20 Years of Executive Excess
Since 1994, Executive Excess has reported annually on excessive CEO compensation.
Over two decades, Institute for Policy Studies researchers have examined how extremely high levels of compensation affect executive behavior. Such massive jackpots, we’ve found, give executives incentives to behave in ways that may boost short-term profits and expand their own paychecks at the expense of our nation’s long-term economic health. Tax dodging, mass layoffs, reckless financial deals, offshoring jobs, “creative accounting”—all of these appear to boost CEO pay. But they have dealt one body blow after another to the American middle class, leaving a deeply skewed distribution of income and wealth.
Below you can find each report we’ve published over the past 20 years.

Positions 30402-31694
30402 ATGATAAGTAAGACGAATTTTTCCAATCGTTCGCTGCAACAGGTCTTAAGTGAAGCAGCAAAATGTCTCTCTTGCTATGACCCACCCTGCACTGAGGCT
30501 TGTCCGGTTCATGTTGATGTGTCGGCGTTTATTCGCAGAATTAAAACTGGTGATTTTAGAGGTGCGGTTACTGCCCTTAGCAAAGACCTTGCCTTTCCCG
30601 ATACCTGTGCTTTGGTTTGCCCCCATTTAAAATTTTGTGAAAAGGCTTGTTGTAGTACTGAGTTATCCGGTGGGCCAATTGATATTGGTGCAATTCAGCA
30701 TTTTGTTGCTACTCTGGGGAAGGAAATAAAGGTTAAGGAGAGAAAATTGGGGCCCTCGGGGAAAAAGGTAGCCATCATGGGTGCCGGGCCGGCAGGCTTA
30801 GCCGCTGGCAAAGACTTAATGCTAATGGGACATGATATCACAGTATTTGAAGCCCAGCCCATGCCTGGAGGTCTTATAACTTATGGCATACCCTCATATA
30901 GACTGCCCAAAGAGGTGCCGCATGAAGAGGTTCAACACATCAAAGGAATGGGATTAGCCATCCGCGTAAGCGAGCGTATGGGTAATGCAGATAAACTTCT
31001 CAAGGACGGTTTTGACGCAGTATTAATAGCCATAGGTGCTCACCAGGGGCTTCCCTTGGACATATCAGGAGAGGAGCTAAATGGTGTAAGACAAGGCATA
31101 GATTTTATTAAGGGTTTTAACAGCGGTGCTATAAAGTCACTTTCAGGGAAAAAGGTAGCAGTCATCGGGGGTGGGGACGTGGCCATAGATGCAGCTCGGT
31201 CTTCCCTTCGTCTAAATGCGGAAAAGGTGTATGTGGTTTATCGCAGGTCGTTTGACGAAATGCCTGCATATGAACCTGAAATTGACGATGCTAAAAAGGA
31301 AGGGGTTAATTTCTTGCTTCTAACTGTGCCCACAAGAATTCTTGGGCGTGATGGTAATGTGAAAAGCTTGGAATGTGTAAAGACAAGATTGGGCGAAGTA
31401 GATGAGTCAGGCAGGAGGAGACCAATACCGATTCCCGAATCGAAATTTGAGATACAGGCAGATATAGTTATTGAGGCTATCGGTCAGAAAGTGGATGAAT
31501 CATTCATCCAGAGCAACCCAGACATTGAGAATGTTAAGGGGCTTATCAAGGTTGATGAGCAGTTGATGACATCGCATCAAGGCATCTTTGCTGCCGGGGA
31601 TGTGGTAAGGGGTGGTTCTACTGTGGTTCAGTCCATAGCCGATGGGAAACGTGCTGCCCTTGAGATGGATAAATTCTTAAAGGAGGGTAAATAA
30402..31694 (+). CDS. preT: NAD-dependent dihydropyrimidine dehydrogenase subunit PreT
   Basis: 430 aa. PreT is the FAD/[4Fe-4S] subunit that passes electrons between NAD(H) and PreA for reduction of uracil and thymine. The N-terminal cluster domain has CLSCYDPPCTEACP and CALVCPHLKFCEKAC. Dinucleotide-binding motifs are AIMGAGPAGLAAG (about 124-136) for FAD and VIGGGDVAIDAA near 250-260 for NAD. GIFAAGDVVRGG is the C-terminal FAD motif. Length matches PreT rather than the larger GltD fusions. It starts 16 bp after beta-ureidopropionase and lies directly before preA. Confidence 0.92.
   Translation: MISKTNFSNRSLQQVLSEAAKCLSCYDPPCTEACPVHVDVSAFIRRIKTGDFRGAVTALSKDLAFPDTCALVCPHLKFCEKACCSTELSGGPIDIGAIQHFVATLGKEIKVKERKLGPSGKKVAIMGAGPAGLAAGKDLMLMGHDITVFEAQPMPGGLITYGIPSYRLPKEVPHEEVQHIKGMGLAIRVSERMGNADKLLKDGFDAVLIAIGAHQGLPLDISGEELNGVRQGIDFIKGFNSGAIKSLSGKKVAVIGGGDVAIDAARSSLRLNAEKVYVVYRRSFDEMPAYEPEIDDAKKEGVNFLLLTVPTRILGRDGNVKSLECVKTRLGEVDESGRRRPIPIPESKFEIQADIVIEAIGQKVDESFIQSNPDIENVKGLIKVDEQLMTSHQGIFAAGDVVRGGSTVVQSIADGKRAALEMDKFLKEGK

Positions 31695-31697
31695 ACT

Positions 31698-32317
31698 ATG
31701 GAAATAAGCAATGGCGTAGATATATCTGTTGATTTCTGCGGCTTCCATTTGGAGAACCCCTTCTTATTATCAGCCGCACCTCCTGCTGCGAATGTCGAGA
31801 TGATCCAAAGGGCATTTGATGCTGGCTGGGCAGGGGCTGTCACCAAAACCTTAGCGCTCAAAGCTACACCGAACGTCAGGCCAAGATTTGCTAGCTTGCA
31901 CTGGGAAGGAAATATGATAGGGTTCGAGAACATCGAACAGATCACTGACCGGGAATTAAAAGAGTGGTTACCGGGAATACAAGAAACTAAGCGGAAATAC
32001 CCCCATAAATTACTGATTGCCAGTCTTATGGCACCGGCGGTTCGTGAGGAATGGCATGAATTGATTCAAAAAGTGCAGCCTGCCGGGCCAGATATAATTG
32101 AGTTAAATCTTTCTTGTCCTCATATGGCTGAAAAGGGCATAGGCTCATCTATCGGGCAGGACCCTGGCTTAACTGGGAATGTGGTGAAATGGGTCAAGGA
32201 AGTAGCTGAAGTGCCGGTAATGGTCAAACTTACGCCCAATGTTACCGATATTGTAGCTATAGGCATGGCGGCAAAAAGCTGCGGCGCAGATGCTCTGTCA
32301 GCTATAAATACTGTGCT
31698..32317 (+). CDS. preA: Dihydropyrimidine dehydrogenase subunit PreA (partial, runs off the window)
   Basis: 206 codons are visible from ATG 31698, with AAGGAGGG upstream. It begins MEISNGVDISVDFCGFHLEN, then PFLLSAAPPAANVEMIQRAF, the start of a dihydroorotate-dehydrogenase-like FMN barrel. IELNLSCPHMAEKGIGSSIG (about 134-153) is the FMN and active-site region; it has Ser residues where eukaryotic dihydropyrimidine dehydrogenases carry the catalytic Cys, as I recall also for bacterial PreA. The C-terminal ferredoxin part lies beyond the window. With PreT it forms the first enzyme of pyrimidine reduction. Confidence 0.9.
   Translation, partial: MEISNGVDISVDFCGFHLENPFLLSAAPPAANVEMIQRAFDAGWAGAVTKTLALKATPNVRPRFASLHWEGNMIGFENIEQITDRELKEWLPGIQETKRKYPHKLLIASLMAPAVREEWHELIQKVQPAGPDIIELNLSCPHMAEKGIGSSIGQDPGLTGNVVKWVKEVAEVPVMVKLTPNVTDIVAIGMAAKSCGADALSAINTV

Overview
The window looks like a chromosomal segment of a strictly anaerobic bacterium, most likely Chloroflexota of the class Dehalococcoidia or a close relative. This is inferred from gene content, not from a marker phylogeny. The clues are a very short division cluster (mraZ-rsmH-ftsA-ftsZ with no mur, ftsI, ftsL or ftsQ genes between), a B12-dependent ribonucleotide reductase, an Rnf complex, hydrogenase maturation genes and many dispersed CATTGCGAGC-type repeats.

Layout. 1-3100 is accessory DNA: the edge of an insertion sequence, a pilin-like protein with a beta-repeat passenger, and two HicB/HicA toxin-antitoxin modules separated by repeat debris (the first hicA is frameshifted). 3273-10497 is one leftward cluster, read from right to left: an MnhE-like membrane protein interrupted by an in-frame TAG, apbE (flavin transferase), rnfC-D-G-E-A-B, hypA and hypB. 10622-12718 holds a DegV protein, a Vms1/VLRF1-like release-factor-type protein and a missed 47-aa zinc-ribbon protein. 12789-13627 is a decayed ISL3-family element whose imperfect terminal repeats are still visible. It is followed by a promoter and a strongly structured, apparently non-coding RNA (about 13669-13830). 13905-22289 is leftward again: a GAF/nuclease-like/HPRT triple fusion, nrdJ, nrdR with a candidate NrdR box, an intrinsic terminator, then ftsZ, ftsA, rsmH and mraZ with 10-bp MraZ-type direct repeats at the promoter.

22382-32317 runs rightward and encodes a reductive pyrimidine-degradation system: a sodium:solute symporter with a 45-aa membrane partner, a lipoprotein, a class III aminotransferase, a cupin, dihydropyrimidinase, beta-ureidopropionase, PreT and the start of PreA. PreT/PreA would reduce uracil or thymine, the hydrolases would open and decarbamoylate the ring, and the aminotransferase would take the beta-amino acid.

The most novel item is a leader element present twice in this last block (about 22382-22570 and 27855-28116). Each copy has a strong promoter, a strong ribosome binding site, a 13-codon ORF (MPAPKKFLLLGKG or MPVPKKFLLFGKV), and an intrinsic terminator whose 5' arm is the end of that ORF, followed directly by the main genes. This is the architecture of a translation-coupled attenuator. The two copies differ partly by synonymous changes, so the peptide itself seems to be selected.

Executive Excess 1994: Workers Lose, CEOs Win
Executive Excess 1995: Workers Lose, CEOs Win (II)
Executive Excess 1996: How Wall Street Rewards Job Destroyers
Executive Excess 1997: CEOs Gain From Massive Downsizing
Executive Excess 1998: CEOs Gain From Massive Downsizing
Executive Excess 1999: A Decade of Executive Excess
Executive Excess 2000: Seventh Annual
Executive Excess 2001: Layoffs, Tax Rebates, and the Gender Gap
Executive Excess 2002: CEOs Cook the Books, Skewer the Rest of Us
Executive Excess 2003: CEOs Win, Workers and Taxpayers Lose
Executive Excess 2004: Campaign Contributions, Outsourcing, Unexpensed Stock Options and Rising CEO Pay
Executive Excess 2005: Defense Contractors Get More Bucks for the Bang
Executive Excess 2006: Defense and Oil Executives Cash in on Conflict
Executive Excess 2007: The Staggering Social Cost of U.S. Business Leadership
Executive Excess 2008: How Average Taxpayers Subsidize Runaway Pay
Executive Excess 2009: America’s Bailout Barons
Executive Excess 2010: CEO Pay and the Great Recession
Executive Excess 2011: The Massive CEO Rewards for Tax Dodging
Executive Excess 2012: The CEO Hands in Uncle Sam’s Pocket
Executive Excess 2013: Bailed Out, Booted, and Busted